Christopher Rolleston (1817 – 1888), born in Nottinghamshire, Englalnd, arrived in Sydney in 1838 and purchased land on the Hunter River. In 1842, he was appointed as Commissioner of Crown Lands for the Pastoral District of Darling Downs. Rolleston held this position until 1853 when he sought to return to England. After marrying Katherine Leslie, the couple returned to New South Wales where he was appointed Registrar-General in 1856. He was promoted to the newly created post of Auditor-General, a position he held until his retirement in 1883. Rolleston died in 9 April 1888 in Sydney.
Christopher Rolleston was a career public servant who filled many roles both in the New South Wales government where he worked tirelessly to ensure the orderly development of responsible government in the colony and also in many not-for-profit organizations. For his dedication to the public service and to the improvement of living conditions in urban settlement, he was made a Companion of the Order of St. Michael and St. George in 1879.
Rolleston was one of eight children born to John Rolleston, the Anglican vicar of Barton-Joyce in Nottinghamshire and his wife Elizabeth (née Smelt). Two of his six brothers followed their father into the Anglican ministry but Christopher went to work for a Liverpool merchant before sailing to New South Wales in search of greater opportunities. He arrived in Sydney in 1838 and purchased land on the Hunter River which he farmed, with only limited success, for almost five years. In 1842 he abandoned farming and applied for a government position. In December of that year Governor George Gipps appointed Rolleston as Commissioner of Crown Lands for the Pastoral District of Darling Downs which had been officially proclaimed in May 1843.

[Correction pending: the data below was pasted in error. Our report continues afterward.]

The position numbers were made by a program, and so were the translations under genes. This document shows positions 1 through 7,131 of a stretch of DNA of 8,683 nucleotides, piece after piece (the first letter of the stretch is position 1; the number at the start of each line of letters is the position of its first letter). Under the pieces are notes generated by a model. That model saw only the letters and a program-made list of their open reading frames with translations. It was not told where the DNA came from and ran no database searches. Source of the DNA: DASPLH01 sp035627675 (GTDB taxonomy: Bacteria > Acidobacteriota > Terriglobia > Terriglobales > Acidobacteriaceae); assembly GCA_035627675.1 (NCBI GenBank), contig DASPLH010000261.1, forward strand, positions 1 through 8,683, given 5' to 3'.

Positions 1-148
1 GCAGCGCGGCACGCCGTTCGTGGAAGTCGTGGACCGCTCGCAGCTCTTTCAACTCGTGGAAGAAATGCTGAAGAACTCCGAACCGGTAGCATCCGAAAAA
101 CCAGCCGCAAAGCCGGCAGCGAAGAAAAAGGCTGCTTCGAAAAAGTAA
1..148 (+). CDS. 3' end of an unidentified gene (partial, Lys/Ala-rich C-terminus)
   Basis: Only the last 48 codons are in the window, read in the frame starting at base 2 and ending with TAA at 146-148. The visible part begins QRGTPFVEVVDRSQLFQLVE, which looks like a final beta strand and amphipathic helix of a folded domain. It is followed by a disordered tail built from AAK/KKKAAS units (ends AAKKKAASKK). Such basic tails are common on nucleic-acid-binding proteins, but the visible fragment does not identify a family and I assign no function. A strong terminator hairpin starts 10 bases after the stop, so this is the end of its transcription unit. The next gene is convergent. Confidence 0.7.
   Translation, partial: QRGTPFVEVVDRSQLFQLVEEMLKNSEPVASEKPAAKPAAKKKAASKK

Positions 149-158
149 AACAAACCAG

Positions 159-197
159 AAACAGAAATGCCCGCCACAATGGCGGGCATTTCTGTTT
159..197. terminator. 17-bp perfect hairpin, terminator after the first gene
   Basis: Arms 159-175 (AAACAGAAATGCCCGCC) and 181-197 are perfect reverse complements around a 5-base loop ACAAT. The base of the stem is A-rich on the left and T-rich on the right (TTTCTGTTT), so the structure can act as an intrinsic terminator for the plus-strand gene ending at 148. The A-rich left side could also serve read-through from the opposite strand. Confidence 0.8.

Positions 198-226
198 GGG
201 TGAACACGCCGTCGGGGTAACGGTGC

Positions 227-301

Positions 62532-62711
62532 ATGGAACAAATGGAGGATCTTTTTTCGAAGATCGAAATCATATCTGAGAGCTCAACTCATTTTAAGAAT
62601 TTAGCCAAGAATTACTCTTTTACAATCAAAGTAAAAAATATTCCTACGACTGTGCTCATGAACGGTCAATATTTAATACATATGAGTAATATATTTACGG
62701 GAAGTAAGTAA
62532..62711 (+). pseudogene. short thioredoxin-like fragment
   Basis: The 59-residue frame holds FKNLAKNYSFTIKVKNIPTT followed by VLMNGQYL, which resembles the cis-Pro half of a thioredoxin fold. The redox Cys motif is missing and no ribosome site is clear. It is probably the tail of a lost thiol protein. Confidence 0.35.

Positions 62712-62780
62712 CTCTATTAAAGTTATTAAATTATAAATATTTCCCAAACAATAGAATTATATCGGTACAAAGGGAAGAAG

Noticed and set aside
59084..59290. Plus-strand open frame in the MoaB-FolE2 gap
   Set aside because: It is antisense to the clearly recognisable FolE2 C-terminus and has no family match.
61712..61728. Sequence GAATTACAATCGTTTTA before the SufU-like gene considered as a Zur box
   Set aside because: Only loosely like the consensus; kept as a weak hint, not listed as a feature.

During his time as Crown Lands Commissioner, Rolleston was based at the Border Police Depot at Cambooya, 20 kilometres south-west of Toowoomba. As sole representative of the government, he had control over an area greater than 26000 square miles (7 million hectares). When it was first gazetted, the District was bounded by the Great Dividing Range in the east and the Clarence River in the south but its northern and western boundaries were undefined. Rolleston had only a small unit of Border Police under his control and so he found it impossible to protect those who chose to settle on the northern fringes of the District. An examination of his Record Books reveals that Rolleston’s duties included, but were not limited to, the collection of licence fees, the issuing of pasturing and business licences, maintaining law and order and sending statistical reports to the Colonial Secretary.